Wednesday, April 29, 2020

Coronavirus- Don’t Let Your Health Take a Back Seat During COVID-19


Subscribe in a reader

By AdvantageCare Physicians, April 29, 2020

New Yorkers are known for their resilience during times of crisis. As the ongoing coronavirus pandemic continues to create uncertainty among New Yorkers, AdvantageCare Physicians (ACPNY) is safely providing care for more than half a million patients in New York City, including through BronxDocs, an affiliate of ACPNY with three locations in the Bronx. We're committed to ensuring every patient has access to virtual visits to keep you safe.

By following social distancing practices and staying home, New Yorkers are doing their part to help reduce exposure and the spread of COVID-19. While this is important, it is also vital to stay in touch with your primary and specialty care providers and continue taking care of your health. You can easily schedule a virtual visit for a wide range of appointment types at ACPNY or BronxDocs, including new patient visits, behavioral health sessions, nutritional visits, endocrinology visits, and many more. If you or a loved one speak a language other than English, you can visit with one of our providers who speak multiple languages.

Right now, our doctors and providers are ready to treat you where you are—by computer, phone or tablet. Virtual visits can address many of your health issues and concerns, whether you have symptoms related to COVID-19, need support for stress or anxiety, or ran out of refills for a prescription.

For patients with chronic diseases, such as heart disease and diabetes, it is even more critical to maintain a relationship with your primary care provider, as individuals with compromised immune systems are at a higher risk of reacting severely to COVID-19. While you may think a health concern is minor and can wait, scheduling a virtual visit can give you peace of mind and help prevent future health issues by addressing them today.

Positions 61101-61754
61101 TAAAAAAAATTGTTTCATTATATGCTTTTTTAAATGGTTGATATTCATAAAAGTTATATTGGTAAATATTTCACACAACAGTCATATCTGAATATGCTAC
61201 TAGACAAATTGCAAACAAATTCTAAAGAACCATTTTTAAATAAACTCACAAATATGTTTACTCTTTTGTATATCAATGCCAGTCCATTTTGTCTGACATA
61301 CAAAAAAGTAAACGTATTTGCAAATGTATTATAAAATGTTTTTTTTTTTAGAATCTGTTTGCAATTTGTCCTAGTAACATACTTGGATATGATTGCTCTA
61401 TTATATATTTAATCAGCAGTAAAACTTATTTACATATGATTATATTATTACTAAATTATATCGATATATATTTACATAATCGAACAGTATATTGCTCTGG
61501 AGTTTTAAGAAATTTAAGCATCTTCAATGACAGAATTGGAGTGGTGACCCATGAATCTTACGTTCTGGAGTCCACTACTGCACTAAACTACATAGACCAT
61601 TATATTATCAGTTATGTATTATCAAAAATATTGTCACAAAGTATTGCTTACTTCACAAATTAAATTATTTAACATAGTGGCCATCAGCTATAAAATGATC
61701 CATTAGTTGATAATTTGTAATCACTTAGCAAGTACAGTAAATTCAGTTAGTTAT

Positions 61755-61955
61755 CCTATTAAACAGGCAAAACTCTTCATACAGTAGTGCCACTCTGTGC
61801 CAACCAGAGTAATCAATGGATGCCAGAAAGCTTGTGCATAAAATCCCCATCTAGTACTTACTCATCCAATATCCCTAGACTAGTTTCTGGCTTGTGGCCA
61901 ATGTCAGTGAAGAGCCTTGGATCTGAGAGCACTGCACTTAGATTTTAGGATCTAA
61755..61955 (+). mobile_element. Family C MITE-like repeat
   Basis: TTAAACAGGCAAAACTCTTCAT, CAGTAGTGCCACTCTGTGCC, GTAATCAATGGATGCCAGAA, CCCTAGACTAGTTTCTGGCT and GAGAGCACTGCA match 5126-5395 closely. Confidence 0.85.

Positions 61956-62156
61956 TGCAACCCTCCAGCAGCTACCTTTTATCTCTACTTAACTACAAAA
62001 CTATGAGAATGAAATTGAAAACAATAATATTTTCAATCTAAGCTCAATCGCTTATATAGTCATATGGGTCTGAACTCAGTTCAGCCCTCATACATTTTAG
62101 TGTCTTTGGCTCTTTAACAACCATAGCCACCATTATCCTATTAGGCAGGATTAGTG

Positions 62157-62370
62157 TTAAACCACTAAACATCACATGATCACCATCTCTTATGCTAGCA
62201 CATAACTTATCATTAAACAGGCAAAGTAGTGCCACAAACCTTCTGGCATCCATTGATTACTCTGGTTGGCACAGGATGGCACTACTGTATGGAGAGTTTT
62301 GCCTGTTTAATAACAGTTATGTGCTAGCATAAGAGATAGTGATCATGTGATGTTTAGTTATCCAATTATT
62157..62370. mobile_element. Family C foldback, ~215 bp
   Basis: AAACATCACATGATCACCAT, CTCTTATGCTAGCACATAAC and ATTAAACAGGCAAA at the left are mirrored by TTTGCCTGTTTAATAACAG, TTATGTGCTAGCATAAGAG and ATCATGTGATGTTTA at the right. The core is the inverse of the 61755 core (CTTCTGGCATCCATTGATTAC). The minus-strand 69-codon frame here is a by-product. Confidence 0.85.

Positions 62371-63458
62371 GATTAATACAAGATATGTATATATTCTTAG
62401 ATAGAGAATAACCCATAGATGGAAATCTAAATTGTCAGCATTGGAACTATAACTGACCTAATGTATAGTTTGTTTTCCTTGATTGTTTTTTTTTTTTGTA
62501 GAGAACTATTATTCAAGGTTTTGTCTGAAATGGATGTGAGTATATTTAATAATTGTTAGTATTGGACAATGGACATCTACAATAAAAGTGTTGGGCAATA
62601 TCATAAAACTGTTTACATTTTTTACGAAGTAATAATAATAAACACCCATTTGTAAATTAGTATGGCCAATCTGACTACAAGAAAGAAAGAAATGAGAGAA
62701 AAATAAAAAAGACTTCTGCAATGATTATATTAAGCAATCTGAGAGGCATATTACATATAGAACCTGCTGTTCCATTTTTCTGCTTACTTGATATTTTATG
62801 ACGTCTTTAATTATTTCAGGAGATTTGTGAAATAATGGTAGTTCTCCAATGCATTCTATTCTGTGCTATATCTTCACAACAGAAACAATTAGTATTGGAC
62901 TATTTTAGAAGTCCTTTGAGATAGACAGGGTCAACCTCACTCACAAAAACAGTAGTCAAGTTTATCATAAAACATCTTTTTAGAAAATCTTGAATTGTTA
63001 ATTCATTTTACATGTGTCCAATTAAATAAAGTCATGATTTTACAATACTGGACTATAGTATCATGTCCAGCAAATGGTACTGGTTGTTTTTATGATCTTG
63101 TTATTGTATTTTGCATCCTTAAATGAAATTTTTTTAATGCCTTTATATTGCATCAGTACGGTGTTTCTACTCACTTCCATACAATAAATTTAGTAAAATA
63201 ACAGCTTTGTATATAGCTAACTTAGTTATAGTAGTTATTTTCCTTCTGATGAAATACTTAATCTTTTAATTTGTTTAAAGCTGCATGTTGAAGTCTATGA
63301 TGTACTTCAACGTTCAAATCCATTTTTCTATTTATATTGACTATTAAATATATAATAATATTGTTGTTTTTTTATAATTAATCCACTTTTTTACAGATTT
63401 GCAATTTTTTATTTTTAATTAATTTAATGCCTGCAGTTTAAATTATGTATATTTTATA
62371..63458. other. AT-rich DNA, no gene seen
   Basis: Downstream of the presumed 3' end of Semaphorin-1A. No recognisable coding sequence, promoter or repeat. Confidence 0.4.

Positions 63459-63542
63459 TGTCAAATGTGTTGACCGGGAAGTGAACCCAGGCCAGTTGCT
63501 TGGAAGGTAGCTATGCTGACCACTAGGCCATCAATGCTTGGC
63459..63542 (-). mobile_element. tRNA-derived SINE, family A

During National Nurse’s Week, we want to ensure all frontline staff, including our city’s hardworking nurses, have the care and support they need. If you are an essential worker and working unusual hours, our providers take thousands of appointments each day and can work to accommodate schedules. As the world continues to respond to COVID-19 and adjust to new daily life, our team is here to provide you with the health care services you need—safely.


Your health should remain a priority, especially during this challenging time. To schedule a virtual visit, please call ACPNY at 646-680-4227 or BronxDocs at 646-680-5200.


Tuesday, April 28, 2020

For Bronx Behavioral Health Nurses, Caring Is More Than an “ACT”

Andrea Abramoff is a Psychiatric Nurse Practitioner with the Visiting Nurse Service of New York

Subscribe in a reader

By Chandra Wilson, April 28, 2020

May is National Nurses Month, a time to recognize the thousands of dedicated nurses and healthcare workers on the COVID-19 frontlines in hospitals, as well as those caring for New Yorkers in their homes. One Bronx home care nurse is part of a team that helps some of our community’s most at-risk residents find peace of mind in this difficult time.